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U.S. scientists build hybrid energy system integrating PV, radiative cooling

U.S. scientists build hybrid energy system integrating PV, radiative cooling

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U.S. scientists build hybrid energy system integrating PV, radiative cooling


Researchers at Penn State University in the United States have fabricated a prototype of a hybrid energy system integrating solar cells for power production and radiative cooling for external cooling purposes.

Radiative cooling occurs when the surface of an object absorbs less radiation from the atmosphere and emits more. As a result, the surface loses heat and a cooling effect can be achieved without the need for power.

“The photovoltaic electricity generated in the dual system can be used for energy storage or be converted to alternating current by using an inverter,” the scientists said. “The coldness achieved on the transparent radiative cooler can be used to cool air or liquid, which can be driven by fan or pump, respectively, to interface with thermal systems for energy savings.”

The proposed system achieves simultaneous subambient daytime radiative cooling and photovoltaic electricity generation from the same area. “At night and during the day, the radiative cooler works as a 24/7 natural air conditioner,” said the research's lead author Pramit Ghosh. “Even on a hot day, the radiative cooler is cold to the touch.”

The system consists of a transparent low-iron glass radiative cooler that is able to transmit 91% of sunlight, a visibly transparent infrared-opaque layer, and a 125 mm × 125 mm interdigitated back-contact (IBC) photovoltaic cell provided by US-based manufacturer Maxeon. The radiative cooler has no direct radiative heat exchange with the PV device.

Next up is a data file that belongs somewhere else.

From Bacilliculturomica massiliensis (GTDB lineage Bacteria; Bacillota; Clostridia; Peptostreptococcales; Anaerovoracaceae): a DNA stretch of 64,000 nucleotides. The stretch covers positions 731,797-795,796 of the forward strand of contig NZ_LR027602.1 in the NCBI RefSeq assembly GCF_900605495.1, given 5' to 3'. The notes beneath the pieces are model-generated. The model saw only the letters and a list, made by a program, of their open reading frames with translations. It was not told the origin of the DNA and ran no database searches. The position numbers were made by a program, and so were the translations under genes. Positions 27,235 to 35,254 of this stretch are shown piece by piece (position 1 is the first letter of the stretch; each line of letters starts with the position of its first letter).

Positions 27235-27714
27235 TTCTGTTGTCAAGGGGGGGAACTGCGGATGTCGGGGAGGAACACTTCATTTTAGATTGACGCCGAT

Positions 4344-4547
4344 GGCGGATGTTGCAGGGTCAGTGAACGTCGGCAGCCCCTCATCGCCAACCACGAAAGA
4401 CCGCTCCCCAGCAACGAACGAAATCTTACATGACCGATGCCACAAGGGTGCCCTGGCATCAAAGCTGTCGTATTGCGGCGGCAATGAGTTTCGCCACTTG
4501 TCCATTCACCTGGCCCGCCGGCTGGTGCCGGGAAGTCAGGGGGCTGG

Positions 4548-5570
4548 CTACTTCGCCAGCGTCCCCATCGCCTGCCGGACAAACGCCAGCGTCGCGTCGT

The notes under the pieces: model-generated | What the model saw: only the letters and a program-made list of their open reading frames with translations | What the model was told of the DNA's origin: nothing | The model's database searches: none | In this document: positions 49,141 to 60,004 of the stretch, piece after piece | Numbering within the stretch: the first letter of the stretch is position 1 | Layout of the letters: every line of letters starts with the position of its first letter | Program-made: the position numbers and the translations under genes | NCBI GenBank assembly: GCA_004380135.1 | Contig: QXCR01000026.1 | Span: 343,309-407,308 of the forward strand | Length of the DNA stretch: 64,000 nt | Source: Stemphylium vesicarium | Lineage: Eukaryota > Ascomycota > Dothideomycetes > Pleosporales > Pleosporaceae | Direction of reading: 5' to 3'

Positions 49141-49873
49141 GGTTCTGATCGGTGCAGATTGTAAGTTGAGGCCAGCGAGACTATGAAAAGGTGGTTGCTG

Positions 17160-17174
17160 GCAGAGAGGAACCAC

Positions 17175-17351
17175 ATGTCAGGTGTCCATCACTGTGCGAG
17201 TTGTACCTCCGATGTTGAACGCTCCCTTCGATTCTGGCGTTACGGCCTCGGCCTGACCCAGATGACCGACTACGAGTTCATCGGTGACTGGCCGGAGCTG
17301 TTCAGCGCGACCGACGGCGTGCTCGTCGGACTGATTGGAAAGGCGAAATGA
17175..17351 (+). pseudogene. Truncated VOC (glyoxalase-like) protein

The scientists tested the system in an outdoor environment at Penn State Sustainability Institute’s Sustainability Experience Center and found it could surpass the electricity saving of a bare solar cell by as much as 30%. “We demonstrated simultaneous subambient daytime radiative cooling at 5.1 C temperature reduction under solar irradiance of about 1,000 W/m2 and solar power generation up to 159.9 W/m2 from the same area,” they explained. “We experimentally achieved ambient cooling power of 63.8 W/m2 under peak sunlight and ambient cooling power of 87.0 W/m2 at night.”

The research group also assumed the power generated by the solar cell to be utilized to power a cooling system with a coefficient of performance (COP) 2.8, and found the cooling power of the hybrid system would be five times more than the daytime cooling power achieved in conventional solar-reflective radiative coolers.

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“Our work highlights the significant opportunity of simultaneously harvesting both the sun and the cold universe for renewable energy at a level that can exceed the performance of using either resource alone,” it concluded.

The system was described in the study “Simultaneous subambient daytime radiative cooling and photovoltaic power generation from the same area,” which was recently published in Cell Reports Physical Science.

Radiative cooling was recently applied to solar panel cooling by researchers from Saudi Arabia's King Abdullah University of Science and Technology (KAUST), Shanghai Jiao Tong University in China, Purdue University in the United States, the Catalan Institute of Nanoscience and Nanotechnology and the Instituto de Ciencia de Materiales in Spain, and the Jordan University of Science and Technology and the Australian College of Kuwait, among others.




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